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                    • #11






















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                      • #12
                        I watch the stockers at NHRA and other events and I see the cars yank the wheels up, and slam them down hard. That is most assuredly counter productive. If they're carrying them and set them down light, the chassis is working. To yank and slam is upsetting the chassis and means with a different set up the car should go faster. Just my .02...

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                        • #13
                          It's fairly simple physics-if you pick the front end up any more than necessary to keep the tires planted, you are wasting energy. If the car comes down too quick and unloads the tires, there will obviously be a problem.....keep in mind the stockers are not tunable to the point of some as far as the chassis limitations go......
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                          • #14
                            I agree with that. There are a certain percentage of guys that are more into show than go. Their wheel stands go too high and are slamming down way too hard -- not only screwing their 60' and 330' -- but damaging parts.

                            Scotty Jiles runs with us and last year at Milan he hit so hard that he bent the car to where one door wouldn't open and the other wouldn't close. They worked on the car all year and got it fixed for Zmax. I asked if he was done with the Monster wheel stands -- and he said he was. However in qualifying again this year at Milan he slammed down too hard again and had to run to Mancini for an oil pan, pick up, and rod bearings.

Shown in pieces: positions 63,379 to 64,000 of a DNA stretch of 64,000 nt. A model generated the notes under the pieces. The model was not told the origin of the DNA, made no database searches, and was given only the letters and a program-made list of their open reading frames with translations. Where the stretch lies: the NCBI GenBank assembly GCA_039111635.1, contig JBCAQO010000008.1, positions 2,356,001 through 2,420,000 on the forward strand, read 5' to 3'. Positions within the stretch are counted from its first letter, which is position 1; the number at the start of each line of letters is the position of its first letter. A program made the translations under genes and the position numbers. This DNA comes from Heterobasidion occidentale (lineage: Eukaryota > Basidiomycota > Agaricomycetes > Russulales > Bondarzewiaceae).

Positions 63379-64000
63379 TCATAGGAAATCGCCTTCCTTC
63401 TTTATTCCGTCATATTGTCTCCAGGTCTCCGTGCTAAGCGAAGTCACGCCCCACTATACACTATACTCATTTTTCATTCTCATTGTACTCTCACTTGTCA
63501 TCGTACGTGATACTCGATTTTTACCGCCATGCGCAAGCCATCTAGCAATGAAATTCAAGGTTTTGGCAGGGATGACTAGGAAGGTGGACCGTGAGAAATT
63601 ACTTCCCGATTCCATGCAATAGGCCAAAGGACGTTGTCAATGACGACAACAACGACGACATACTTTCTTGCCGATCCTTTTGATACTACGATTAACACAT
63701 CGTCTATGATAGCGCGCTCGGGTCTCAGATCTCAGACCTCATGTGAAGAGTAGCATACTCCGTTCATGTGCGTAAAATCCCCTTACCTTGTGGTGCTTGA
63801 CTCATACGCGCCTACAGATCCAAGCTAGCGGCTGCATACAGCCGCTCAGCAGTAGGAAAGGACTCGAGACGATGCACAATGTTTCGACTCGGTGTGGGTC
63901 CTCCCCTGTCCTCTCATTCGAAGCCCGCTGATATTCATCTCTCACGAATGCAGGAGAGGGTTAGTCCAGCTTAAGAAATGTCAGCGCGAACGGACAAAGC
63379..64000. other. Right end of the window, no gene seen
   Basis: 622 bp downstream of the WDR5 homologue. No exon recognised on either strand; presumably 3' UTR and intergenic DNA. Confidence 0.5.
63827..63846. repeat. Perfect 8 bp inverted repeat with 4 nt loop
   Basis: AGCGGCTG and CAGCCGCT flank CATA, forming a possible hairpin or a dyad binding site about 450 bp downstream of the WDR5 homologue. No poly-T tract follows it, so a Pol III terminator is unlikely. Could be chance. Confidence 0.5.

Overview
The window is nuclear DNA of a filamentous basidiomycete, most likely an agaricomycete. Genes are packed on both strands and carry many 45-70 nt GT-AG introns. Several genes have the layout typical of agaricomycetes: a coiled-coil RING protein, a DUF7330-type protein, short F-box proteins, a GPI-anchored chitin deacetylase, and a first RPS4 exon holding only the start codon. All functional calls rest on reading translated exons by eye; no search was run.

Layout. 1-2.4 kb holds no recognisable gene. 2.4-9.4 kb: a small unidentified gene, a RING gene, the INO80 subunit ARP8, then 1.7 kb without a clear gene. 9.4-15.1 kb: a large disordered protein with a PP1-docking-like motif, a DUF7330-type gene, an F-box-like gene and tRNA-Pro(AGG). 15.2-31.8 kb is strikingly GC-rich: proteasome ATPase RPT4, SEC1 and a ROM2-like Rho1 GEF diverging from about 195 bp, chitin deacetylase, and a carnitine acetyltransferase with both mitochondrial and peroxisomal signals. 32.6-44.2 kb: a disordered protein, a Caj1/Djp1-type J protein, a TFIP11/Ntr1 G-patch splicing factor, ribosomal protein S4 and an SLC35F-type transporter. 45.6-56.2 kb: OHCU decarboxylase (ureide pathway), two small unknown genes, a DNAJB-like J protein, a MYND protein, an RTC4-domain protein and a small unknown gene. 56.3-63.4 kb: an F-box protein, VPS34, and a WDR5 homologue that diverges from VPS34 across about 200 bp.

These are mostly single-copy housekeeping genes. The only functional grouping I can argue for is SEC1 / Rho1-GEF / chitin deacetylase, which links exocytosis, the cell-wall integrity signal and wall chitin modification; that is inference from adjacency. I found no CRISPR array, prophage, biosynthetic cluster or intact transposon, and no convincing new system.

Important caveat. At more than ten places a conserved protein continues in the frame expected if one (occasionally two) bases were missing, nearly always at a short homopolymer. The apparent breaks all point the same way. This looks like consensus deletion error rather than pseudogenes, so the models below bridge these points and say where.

On my Coronets I can put either on the bumper -- but have the black one that Dallas drives set (4-link) to come up about 18" and carry about 50' before setting down nice and easy. My red car has wheelie bars and for my best 60' and 330' I set them to have the front come up 15-18 inches and come down easy when I hit second gear.

                            All of the faster Super Stock will have the front wheels come up a little (not on the bumper) and carry it out smoothly to where the front wheels will not bounce when the car comes down. That's just what appears to work for them -- or they wouldn't all be doing it. It is totally different that with a tube chassis door-slammer or dragster with perfect race tuned balance.

                            If the wheel stand gets out of control you need to hit 2nd gear ("If you see blue - shift to 2") but not lift. These guys coming down too hard are lifting.
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                            • #15
                              I always tended to keep my front end low. tends to keep underneath parts undamaged if the front end comes down a little hard for whatever reason however, if too low, and launched real hard, like NOS set on all out kill off the line, wheelie bars ARE parts that can break and cause even more damage, been there etc.